For now, Chrysler is back to searching for a new name for its Neon replacement, and the clock is ticking. The automaker is expected to debut a concept version at the Geneva, Switzerland, auto show in March.
Apart from conveying a certain image or attitude, a name can also send a subtle signal to consumers who may be looking for a vehicle that fits their political or social criteria.
"Hunter may be a good name for some people who like to hunt, but may be bad for animal activists," said Lincoln Merrihew, managing director of the automotive practice at Boston-based consultants Compete Inc.
Honda Motor Co. was especially astute in long ago choosing Civic as the name for its popular small car since the name implies buyers are doing their civic duty by selecting a fuel-efficient, reliable car, Merrihew said.
Steve Manning, managing director at San Francisco-based naming and branding firm Igor International, says the best names contain a degree of tension and multiple meanings, such as the Chrysler Crossfire.
"Tension is always more interesting," Manning said. "Crossfire works because it's exciting, a little edgy, and the danger of being caught in a crossfire is good. People buying sports cars like that faux sense of 'I'm a dangerous, risk-taking, 007 kinda guy.' "
The path to finding and settling on a name for a vehicle can take many months, said GM's Bierley. Many companies first test possible names on consumer focus groups, but GM has largely abandoned the practice.
"Our instincts are generally pretty good in terms of what fits," Bierley said.
At GM, a vehicle team that may include engineers, public relations, advertising and financial staffers will brainstorm for several hours, paring down suggested names to about a dozen. A lengthy legal search follows, which results in a list of candidates that are actually available.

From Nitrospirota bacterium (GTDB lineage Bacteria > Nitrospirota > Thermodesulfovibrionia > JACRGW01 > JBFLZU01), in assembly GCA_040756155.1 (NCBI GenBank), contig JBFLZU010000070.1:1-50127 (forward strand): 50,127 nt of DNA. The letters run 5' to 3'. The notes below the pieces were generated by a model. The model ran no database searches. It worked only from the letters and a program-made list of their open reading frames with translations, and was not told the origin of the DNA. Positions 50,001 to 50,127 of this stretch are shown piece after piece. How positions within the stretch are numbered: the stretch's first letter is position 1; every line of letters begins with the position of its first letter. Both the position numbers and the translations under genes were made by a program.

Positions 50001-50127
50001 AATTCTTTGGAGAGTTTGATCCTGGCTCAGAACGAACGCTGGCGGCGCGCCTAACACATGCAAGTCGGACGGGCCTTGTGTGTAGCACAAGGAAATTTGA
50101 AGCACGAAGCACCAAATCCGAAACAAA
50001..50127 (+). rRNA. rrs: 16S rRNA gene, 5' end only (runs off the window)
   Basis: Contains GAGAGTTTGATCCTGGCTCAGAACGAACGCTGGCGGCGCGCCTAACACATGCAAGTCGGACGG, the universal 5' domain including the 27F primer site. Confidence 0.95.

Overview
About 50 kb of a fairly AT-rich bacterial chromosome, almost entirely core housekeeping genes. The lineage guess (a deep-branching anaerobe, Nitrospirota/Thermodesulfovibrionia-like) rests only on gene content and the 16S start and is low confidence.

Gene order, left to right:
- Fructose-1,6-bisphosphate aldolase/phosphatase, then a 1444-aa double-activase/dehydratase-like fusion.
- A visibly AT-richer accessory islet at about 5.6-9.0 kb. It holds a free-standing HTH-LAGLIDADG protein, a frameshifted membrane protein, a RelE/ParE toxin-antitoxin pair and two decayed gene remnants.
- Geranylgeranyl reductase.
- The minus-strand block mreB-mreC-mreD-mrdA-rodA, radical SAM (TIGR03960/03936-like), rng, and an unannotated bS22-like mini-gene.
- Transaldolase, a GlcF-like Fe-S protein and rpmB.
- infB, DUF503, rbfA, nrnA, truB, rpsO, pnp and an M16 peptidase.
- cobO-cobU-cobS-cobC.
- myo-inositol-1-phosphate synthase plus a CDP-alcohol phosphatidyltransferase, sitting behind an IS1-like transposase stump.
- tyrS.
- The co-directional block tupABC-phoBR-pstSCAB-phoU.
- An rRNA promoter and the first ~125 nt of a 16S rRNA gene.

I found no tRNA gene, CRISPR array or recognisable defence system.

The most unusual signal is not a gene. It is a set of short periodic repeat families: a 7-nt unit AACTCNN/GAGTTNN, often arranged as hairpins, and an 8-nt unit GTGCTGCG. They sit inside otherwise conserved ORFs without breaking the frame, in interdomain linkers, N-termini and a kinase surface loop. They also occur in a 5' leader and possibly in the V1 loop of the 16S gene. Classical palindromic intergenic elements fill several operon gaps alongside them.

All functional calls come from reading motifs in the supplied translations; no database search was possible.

If another company owns the name through copyright or trademark registration, it's off-limits. A name that has gone unused for three years or more, however, is fair game.
The product team makes its choice and presents the name to the division's general manager, who gives it thumbs-up or down. If it passes the general manager's muster, the name moves on to the desk of Mark LaNeve, GM's vice president of North America marketing and advertising, who gives it final approval. Higher executives are informed of the decision and can veto it if they wish.
Over the years, it's become more of a challenge to find just the right name.
"It's more difficult than 10, 15 years ago because of the proliferation of models," Bierley said. Once you use a name, you don't want to go back and use it again unless it's one of your 'heritage' names, like Impala."
GM had to actually repurchase the Malibu name when it decided to reintroduce the name in the late 1990s. The name was claimed by another company after the automaker discontinued the Malibu more than a decade ago.
Bierley recalls going home and poring over the index in a world atlas for three hours searching for new names. "I was just looking for something cool I hadn't thought of," he said.
Igor's Manning despairs that automakers aren't looking hard enough for effective names. With SUVs, for instance, they too often settle on outdoorsy, rugged choices.
"They're all exactly the same thing, saying the same thing to the same audience," said Manning. "It's just white noise."
The move to alphanumeric names can also be confusing to consumers.
"Look at Lexus SUVs," Compete's Merrihew said. "R is higher in the alphabet than L or G but the RX line is the least expensive, GX, the middle and LX is on top. They don't follow any natural deduction trends."
That doesn't mean alphanumerics are a mistake, since they can also help reinforce a brand's change of image. Cadillac, for instance, has replaced old names such as Seville and Deville with CTS, SRX, STS and DTS.
"What Cadillac is trying to do is being seen as the same as Jaguar, Audi, Mercedes-Benz and Lexus that use an alphanumeric system," Manning said.
Sometimes automakers avoid trademark battles by creating their own names -- or hiring a company to coin them. When Suzuki needed a moniker for its new compact sedan, it turned to Namebase, a brand consulting agency. The name Forenza was chosen because it sounded vaguely Italian and suggested the sound of a revving engine.
After the LaCrosse faux pas, GM includes cross-checking a name's meaning in most major languages. But sometimes, names aren't even considered because, in any tongue, they simply could never translate the right image.
"If we named a pickup Ladybug," Bierley deadpanned, "that wouldn't work out."